The future will perhaps tell us one day why France has remained so discreet in comparison with Germany or Brazil, for example, after the first revelations about the extent of the American electronic espionage programmes in the world as revealed by Edward Snowden, the ex-employee of an NSA (National Security Agency) sub-contractor. France was also concerned and today has at its disposition tangible proof that its interests are targeted on a daily basis.
According to the documents retrieved from the NSA database by its ex-analyst, telephone communications of French citizens are intercepted on a massive scale. Le Monde has been able to obtain access to documents which describe the techniques used to violate the secrets or simply the private life of French people. Some elements of information about this espionage have been referred to by Der Speigel and The Guardian, but others are, to date, unpublished.
Amongst the thousands of documents extracted from the NSA by its ex-employee there is a graph which describes the extent of telephone monitoring and tapping (DNR – Dial Number Recognition) carried out in France. It can be seen that over a period of thirty days – from 10 December 2012 to 8 January 2013, 70,3 million recordings of French citizens’ telephone data were made by the NSA. This agency has several methods of data collection. According to the elements obtained by Le Monde, when a telephone number is used in France, it activates a signal which automatically triggers the recording of the call. Apparently this surveillance system also picks up SMS messages and their content using key words. Finally, the NSA apparently stores the history of the connections of each target – or the meta-data.
This espionage is listed under the programme US-985D. The precise explanation of this acronym has not been provided, to date, by the Snowden documents nor by the former members of the NSA. By way of comparison, the acronyms used by the NSA for the same type of interception targeting Germany are US-987LA and US-987LB. According to some sources, this series of numbers corresponds to the circle referred to by the United States as the ‘third party’, to which belong France, Germany but also Austria, Poland or again Belgium. ‘The second party’ concerns the English-speaking countries historically close to Washington: the United Kingdom, Canada, Australia and New Zealand – this group is known by the name the ‘five eyes’. ‘The first party’ concerns the sixteen American secret services of which today the NSA has become the most important, according to a senior official from the French Intelligence community.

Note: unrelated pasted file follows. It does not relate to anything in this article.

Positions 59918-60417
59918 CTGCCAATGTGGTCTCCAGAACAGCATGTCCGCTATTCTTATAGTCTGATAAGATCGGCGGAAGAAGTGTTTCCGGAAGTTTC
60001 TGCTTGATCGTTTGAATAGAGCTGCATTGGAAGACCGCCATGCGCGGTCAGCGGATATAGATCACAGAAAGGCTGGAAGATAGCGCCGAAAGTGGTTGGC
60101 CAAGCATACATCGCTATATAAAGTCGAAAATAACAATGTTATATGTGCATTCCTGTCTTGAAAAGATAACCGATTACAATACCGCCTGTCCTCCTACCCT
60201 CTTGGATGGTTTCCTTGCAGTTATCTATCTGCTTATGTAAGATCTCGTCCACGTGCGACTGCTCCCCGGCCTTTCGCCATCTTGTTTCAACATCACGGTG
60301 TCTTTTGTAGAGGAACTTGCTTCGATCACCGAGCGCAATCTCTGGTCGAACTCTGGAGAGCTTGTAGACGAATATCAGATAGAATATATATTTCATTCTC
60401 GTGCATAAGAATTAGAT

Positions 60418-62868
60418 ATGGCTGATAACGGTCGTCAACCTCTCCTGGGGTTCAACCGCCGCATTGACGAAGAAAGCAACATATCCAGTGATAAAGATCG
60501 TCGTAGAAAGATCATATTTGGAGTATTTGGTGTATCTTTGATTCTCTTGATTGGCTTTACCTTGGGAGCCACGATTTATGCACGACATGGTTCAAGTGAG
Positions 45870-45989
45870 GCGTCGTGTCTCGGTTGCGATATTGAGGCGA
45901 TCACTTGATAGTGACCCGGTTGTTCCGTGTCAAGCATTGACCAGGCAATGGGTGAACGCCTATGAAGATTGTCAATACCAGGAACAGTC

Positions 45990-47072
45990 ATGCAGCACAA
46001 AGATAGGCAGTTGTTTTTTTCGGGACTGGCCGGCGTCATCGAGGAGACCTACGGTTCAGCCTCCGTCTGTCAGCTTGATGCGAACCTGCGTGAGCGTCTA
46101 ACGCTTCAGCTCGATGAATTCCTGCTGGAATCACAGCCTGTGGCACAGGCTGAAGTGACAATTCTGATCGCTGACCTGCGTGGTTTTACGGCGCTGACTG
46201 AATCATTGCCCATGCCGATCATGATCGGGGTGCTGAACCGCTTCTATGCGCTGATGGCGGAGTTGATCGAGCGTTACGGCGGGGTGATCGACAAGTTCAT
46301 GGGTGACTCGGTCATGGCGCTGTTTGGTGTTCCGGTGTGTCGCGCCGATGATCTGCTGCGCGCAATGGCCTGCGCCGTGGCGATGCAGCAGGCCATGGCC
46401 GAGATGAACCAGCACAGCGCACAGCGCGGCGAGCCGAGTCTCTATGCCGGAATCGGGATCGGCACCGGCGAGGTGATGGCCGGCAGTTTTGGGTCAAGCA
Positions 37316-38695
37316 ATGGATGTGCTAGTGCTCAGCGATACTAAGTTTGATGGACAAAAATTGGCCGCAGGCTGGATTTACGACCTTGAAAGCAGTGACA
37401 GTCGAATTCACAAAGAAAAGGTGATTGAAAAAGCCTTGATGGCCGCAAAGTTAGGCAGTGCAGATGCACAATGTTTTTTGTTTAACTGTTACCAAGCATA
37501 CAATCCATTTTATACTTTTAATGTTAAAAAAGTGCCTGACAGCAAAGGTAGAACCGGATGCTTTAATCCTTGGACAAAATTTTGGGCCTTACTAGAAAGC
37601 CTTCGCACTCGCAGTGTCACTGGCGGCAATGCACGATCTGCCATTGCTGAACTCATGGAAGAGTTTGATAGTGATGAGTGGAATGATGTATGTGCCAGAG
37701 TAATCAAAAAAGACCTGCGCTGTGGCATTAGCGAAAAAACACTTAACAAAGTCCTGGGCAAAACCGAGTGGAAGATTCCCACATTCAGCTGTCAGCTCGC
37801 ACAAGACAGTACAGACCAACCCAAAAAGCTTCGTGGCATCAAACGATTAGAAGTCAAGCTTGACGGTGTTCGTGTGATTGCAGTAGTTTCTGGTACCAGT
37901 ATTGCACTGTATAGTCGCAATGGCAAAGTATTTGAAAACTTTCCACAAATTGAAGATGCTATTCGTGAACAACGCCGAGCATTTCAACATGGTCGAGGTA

The techniques used for these interceptions appear under the codenames ‘DRTBOX’ and ‘WHITEBOX’. Their characteristics are not known either. But we do know that, thanks to DRTBOX, 62.5 million data were collected in France and that WHITEBOX enables the recording of 7.8 million elements. The documents which Le Monde has been able to see have not enabled the provision of further details on these methods. But they give sufficient explanation to lead us to think that the NSA targets concerned both people suspected of association with terrorist activities as well as people targeted simply because they belong to the worlds of business, politics or French state administration.
The NSA graph shows an average of 3 million data intercepts per day with peaks at almost 7 million on 24 December 2012 and 7 January 2013. But between 28 and 31 December no interception seems to have taken place. This apparent stoppage of activity could be explained, in particular, by the time required at the end of December 2012, for the American Congress to renew section 702 of the law dealing with electronic espionage abroad. Similarly nothing appears on the 3, 5 and 6 January 2013; this time we cannot suggest any plausible reason. Many questions are still posed by this diagram – to start with the precise identity of the targets and the justifications for such a large-scale collection of data in a foreign country which is both sovereign and an ally.
When questioned, the American authorities did not wish to comment on these documents which they considered to be ‘classified’. Nevertheless, they do refer to the statement made on 8 June 2013 by the Director of National Intelligence according to which, ‘the government cannot target anyone under the court-approved procedures for Section 702 collection unless there is an appropriate, and document foreign intelligence purpose for the acquisition (such as for the prevention of terrorism, hostile cyber activities, or nuclear proliferation) and the foreign target is reasonably believed to be outside the United States. We cannot target even foreign persons overseas without a valid foreign intelligence purpose.
France is not the country in which the NSA intercepts the most digital or telephone connections. The ‘Boundless Informant’ system, revealed in June by Edward Snowden to the British daily The Guardian, enabled an overall vision and in real time of the information gathered throughout the world, by means of the various NSA wire-tapping systems. This system gathers not only telephone data (DNR) but also digital data (DNI Digital Network Intelligence). One of the documents which Le Monde was able to consult notes that between 8 February and 8 March 2013, the NSA collected, throughout the world, 124,8 billion telephone data items and 97,1 billion computer data items. In Europe, only Germany and the United Kingdom exceed France in terms of numbers of interceptions.